The Michael Lombardi/Marty Mornhinweg war of words just got even more interesting. Lombardi’s “The GM Shuffle” Cadence13 podcast with Adnan Virk led to some controversy from Monday’s episode. That came because Lombardi said Mornhinweg (the long-time NFL coach who, most notably for this discussion, was the Baltimore Ravens’ offensive coordinator from 2016-18) “says to the coaches, this is fact, ‘when are we going to move him to receiver?'” about Lamar Jackson. Jackson was the Ravens’ first-round pick in the 2018 NFL draft, and he’s gone on to shine for them at quarterback both last year and this year, so that comment absolutely would reflect poorly on Mornhinweg if it was made. But there’s some dispute as if it was ever made; Mornhinweg denies it, and he has some support, but Lombardi says his sources who told him about the comment in the first place insist that Mornhinweg did say it.
For his part, Mornhinweg adamantly denied ever making those remarks about Jackson. He did that in a statement issued through the team Tuesday, saying “That didn’t happen. Never said that. My thoughts before the draft, and even more when we started working with Lamar, was that this young man was going to be a special quarterback. Very early we saw that along with all of his throwing and escape abilities, he reads the field as well as any young quarterback I ever worked with.”
That statement also came with support from Ravens’ head coach John Harbaugh, who said “Organizationally, we were on the same page with Lamar, and I thought [former general manager] Ozzie [Newsome] and [general manager] Eric [DeCosta] did a great job to take him where we did.” Meanwhile, former NFL quarterback Michael Vick (who Mornhinweg coached with the Philadelphia Eagles, and who spoke to Mornhinweg about Jackson pre-draft) also cast some doubt on Lombardi’s comment with comments on Twitter:
Every conversation I had with Marty Mornhinweg was positive about Lamar.. Matter of fact we spoke before the draft and we both shared in depth thoughts.. The Ravens drafted Lamar….I seriously doubt that coming from Marty!!!!
— Michael Vick (@MichaelVick) November 18, 2019
So that’s quite the list of denials. However, Lombardi is standing by his comments despite the backlash. He said on this week’s episode of The GM Shuffle (which was released Thursday) that his sources “within the building” maintain that Mornhinweg said this. Here’s the clip, and a transcription via Cadence13 (the podcasting network behind The GM Shuffle):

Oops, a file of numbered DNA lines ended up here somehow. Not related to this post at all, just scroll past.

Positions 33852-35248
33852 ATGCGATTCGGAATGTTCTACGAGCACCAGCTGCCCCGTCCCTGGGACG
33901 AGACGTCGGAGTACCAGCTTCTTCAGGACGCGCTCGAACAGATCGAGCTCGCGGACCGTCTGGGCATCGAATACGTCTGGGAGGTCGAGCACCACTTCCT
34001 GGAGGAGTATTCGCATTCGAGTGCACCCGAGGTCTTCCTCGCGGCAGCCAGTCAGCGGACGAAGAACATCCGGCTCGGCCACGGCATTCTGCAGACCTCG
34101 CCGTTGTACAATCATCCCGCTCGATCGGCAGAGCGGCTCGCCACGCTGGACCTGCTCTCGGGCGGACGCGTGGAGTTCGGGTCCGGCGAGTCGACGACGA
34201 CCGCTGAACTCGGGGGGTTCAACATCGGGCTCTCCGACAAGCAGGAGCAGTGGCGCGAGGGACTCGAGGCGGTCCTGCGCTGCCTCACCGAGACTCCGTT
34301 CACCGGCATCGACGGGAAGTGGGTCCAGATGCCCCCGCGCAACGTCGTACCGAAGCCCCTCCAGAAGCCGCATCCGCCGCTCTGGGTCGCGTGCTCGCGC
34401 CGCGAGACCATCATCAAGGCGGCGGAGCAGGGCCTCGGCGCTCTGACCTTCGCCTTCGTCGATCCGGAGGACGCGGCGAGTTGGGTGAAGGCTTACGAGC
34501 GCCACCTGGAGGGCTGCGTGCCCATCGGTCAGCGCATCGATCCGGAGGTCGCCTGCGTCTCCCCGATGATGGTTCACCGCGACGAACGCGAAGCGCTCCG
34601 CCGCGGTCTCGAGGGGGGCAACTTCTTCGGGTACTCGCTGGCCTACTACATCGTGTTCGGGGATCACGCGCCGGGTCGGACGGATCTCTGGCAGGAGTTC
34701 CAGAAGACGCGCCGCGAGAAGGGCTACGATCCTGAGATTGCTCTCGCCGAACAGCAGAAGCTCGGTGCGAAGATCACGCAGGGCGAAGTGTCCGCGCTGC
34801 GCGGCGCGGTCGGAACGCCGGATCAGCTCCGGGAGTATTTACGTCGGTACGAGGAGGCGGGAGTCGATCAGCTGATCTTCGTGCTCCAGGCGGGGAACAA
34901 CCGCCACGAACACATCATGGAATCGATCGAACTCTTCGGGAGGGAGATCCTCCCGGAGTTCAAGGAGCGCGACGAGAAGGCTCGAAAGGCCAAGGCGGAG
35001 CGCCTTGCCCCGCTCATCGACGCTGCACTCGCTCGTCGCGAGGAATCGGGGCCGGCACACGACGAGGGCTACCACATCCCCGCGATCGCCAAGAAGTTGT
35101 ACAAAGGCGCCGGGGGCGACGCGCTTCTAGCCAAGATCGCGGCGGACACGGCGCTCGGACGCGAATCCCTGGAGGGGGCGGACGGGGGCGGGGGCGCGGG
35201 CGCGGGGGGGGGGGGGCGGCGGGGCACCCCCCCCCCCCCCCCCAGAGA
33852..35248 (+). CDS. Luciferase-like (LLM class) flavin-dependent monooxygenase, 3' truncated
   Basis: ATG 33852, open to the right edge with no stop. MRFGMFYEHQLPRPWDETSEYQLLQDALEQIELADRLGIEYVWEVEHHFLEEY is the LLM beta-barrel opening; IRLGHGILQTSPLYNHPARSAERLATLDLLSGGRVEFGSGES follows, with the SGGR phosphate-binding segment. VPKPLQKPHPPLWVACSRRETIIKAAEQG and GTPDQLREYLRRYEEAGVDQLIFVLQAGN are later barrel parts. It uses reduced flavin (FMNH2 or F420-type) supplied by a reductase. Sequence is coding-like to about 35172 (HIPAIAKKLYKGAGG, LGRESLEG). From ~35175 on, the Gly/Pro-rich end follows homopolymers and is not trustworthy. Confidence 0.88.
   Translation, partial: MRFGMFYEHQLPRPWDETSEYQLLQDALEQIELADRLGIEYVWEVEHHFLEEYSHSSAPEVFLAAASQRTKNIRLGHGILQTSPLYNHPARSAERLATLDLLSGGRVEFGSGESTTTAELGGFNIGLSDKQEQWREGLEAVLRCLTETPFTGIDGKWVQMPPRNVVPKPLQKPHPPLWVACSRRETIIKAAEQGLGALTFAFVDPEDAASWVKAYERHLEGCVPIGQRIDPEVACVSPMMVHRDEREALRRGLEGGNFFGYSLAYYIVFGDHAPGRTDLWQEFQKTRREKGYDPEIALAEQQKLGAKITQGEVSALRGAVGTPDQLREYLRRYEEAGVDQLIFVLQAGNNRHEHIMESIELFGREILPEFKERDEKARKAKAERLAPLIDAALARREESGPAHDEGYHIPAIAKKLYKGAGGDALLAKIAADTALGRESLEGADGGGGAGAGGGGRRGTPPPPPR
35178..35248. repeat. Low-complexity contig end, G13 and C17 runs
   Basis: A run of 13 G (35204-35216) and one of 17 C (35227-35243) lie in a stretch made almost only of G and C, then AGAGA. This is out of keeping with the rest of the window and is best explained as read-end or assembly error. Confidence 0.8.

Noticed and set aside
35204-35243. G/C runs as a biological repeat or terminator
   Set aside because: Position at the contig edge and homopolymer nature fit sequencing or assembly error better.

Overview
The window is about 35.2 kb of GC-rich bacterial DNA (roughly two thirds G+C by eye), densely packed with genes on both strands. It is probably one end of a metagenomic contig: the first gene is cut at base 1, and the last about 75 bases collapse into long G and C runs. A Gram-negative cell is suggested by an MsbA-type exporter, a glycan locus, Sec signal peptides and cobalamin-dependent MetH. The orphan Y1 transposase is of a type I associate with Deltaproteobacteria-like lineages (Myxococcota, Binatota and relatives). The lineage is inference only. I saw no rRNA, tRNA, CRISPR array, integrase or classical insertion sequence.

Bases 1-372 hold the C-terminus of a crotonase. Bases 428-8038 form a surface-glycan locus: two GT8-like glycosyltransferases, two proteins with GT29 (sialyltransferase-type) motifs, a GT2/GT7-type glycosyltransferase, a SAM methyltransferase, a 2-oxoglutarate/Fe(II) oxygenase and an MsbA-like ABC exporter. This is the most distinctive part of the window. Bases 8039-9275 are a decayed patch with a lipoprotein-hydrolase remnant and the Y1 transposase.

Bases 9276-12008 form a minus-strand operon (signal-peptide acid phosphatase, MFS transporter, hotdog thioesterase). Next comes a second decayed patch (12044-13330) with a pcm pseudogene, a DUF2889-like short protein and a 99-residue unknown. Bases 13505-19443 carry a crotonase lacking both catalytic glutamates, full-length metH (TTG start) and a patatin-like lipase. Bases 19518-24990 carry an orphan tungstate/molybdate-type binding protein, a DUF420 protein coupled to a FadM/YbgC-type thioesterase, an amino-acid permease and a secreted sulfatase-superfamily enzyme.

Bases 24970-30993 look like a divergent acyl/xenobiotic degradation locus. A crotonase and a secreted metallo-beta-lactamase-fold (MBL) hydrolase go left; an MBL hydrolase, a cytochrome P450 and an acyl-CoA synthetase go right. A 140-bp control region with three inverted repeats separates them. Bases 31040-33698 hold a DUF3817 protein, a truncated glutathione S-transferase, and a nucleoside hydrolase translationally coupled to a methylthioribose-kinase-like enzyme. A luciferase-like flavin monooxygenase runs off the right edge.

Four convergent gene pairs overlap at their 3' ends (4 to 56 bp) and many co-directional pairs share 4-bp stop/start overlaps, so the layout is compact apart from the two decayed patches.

Adnan Virk: Is he [Marty Mornhinweg] telling the truth here, Mike?
Michael Lombardi: “You know, according to my sources, he’s not. I mean, Marty called me this week and was violently defending himself and…[saying]…how he…loved the kid [Lamar Jackson]…so I reached back to my source—actually two sources within the building—and both of them said…they stand by what they sent to me…look, I believe what…[my source and Marty] told me but I think the actions speak a lot louder than whatever words people are saying the thing that’s fascinating about this whole Lamar [Jackson situation]…the NFL is filled with people that want to jump on something that’s successful, and this would have gone the other way had Lamar not been successful, right? There would’ve been a lot of people saying, ‘I told you he couldn’t play.’ I mean, he’s the fifth quarterback picked…he’s the fifth. If this is what people visualized before the draft, why were four quarterbacks picked before him? Why were teams trading up to get quarterbacks to get him? Seriously. If it was so obvious, and…Marty…defended it and yada yada. I got it back, and the guy sent me an exact quote from the room that I wouldn’t repeat on air, but I mean, I’ve got it back from people that were in the room. This is [owner] Steve Bisciotti’s decision. This was nothing…premeditated by anything that the Baltimore Ravens did. It was his decision to make it…[he said] ‘Let’s give it a shot.’”